Resistance to antibiotics poses an increasing global threat. Scientists from Jacobs University have been involved in shining light on the molecular details of a multidrug-resistant clinical isolate of the Salmonella bacterium from a patient. Over the course of 20 weeks, whole genome sequencing was performed on the isolates from a patient. The sequencing revealed a mutation which made the bacteria resistant to some antibiotics. Moreover, the researchers discovered that this point mutation is present in an efflux pump which transports antibiotics from the inside to the outside of the cell thus rendering the medication ineffective. The results of the new study have just been published in the journal PNAS.*
March 10, 2015
Together with colleagues from the Universities of Birmingham and Cagliari, computational biophysicists at Jacobs University led by Ulrich Kleinekathöfer, Professor of Theoretical Physics, performed all-atom molecular dynamics simulations on efflux pumps from the Samonella bacterium and its observed mutation.
Computational structural analysis suggested that the detected mutation in the efflux pump heavily affected the structure, dynamics, and hydration properties of the binding between antibiotic molecules and pump. The altered binding pocket in the protein structure of the bacterium showed decreased affinity for some drug molecules but also increased binding for others.
Prof. Kleinekathöfer explains: “We have found that the mutation of this particular Salmonella bacterium was caused by the substitution of a single amino acid within the efflux pump which in turn made the bacteria resistant to antibiotics,” explained Prof. Kleinekathöfer. “In order to fight antibiotics resistance of bacteria, it is of paramount importance to understand how to increase the amount of antibiotics transported into bacterial cells and how to suppress the undesirable passage of drug molecules out of the bacteria.”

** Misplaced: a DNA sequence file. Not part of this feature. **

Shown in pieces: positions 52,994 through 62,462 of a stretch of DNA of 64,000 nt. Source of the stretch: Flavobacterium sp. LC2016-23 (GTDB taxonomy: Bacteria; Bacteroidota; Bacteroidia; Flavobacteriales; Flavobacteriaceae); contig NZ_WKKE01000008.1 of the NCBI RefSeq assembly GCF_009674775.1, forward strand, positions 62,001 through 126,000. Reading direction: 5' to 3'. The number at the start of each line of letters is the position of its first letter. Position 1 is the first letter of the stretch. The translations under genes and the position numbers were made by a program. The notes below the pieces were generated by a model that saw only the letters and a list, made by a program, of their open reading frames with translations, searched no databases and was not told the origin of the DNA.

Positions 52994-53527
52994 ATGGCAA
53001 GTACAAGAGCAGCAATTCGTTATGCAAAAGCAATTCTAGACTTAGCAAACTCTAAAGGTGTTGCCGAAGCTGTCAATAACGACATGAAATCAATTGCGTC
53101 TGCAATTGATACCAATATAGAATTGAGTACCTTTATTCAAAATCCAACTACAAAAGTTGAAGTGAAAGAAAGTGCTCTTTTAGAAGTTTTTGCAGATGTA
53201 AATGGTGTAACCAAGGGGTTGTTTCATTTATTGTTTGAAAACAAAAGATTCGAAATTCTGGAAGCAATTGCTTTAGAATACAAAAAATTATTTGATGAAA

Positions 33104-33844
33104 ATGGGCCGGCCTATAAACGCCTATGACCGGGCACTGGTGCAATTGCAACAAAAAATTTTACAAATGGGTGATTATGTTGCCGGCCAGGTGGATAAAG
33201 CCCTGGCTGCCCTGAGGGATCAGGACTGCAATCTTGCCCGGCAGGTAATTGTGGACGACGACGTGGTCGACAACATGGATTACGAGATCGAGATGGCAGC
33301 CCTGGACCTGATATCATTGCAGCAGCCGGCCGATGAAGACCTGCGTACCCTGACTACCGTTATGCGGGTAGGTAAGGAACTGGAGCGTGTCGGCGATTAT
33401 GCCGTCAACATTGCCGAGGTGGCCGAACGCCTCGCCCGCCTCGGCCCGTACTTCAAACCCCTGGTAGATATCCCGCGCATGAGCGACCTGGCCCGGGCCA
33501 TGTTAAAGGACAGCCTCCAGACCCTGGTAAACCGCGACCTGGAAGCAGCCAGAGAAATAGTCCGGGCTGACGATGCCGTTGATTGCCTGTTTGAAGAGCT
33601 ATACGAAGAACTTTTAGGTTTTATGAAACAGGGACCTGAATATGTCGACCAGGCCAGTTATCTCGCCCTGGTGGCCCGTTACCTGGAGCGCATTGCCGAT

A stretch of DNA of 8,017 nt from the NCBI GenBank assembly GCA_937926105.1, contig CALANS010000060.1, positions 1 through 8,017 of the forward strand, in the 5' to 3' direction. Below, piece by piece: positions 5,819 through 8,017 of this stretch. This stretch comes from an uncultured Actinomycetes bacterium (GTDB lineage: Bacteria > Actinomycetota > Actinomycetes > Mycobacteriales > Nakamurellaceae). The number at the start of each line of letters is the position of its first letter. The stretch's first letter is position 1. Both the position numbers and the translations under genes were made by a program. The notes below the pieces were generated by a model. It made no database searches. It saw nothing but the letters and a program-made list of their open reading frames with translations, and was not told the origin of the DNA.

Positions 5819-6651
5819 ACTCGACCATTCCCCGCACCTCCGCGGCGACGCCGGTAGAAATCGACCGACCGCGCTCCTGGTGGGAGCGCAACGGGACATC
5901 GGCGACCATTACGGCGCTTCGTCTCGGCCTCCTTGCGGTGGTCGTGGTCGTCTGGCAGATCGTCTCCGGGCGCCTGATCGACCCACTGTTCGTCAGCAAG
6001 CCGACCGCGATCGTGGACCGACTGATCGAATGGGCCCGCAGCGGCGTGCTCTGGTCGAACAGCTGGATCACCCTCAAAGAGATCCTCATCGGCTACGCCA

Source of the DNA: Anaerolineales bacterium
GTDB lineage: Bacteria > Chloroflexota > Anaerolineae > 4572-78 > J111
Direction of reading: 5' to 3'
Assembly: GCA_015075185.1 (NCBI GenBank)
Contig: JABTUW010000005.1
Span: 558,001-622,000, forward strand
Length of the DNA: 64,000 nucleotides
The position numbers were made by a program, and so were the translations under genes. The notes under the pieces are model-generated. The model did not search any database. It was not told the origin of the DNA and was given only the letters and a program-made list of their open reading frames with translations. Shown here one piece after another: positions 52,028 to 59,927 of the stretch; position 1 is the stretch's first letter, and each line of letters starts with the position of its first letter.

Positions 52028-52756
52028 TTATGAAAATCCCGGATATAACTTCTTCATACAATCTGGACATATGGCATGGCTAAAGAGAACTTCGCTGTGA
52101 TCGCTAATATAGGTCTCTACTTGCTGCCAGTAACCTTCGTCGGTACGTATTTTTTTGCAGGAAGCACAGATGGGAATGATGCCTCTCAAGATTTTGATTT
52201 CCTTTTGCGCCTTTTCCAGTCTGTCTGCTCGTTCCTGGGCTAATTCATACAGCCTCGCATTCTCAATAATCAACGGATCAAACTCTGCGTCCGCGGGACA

The present findings, which have been published recently in the journal PNAS are an important step into obtaining a molecular picture of these underlying processes.
Together with his colleague, Mathias Winterhalter, Prof. Ulrich Kleinekathöfer is also part of the New Drugs 4 Bad Bugs (ND4BB) consortium funded within the Innovative Medicines Initiative and a Marie Skłodowska-Curie Training Network funded by the EU. These two European initiatives aim at a detailed understanding of the permeation of antibiotics across cell membranes.
*J. M. A. Blair, V.N. Bavro, V. Ricci, N. Modi, P. Cacciotto, U. Kleinekathӧfer, P. Ruggerone, A. V. Vargiu, A. J. Baylay, H. E. Smith, Y. Brandon, D. Galloway, L. J. V. Piddock, “AcrB drug-binding pocket substitution confers clinically relevant resistance and altered substrate specificity”, Proc. Natl. Acad. Sci. USA (in press, 2015) DOI:10.1073/pnas.1419939112
Ulrich Kleinekathöfer | Professor of Theoretical Physics
Email: u.kleinekathoefer [at] jacobs-university.de, Tel: +49 421 200-3523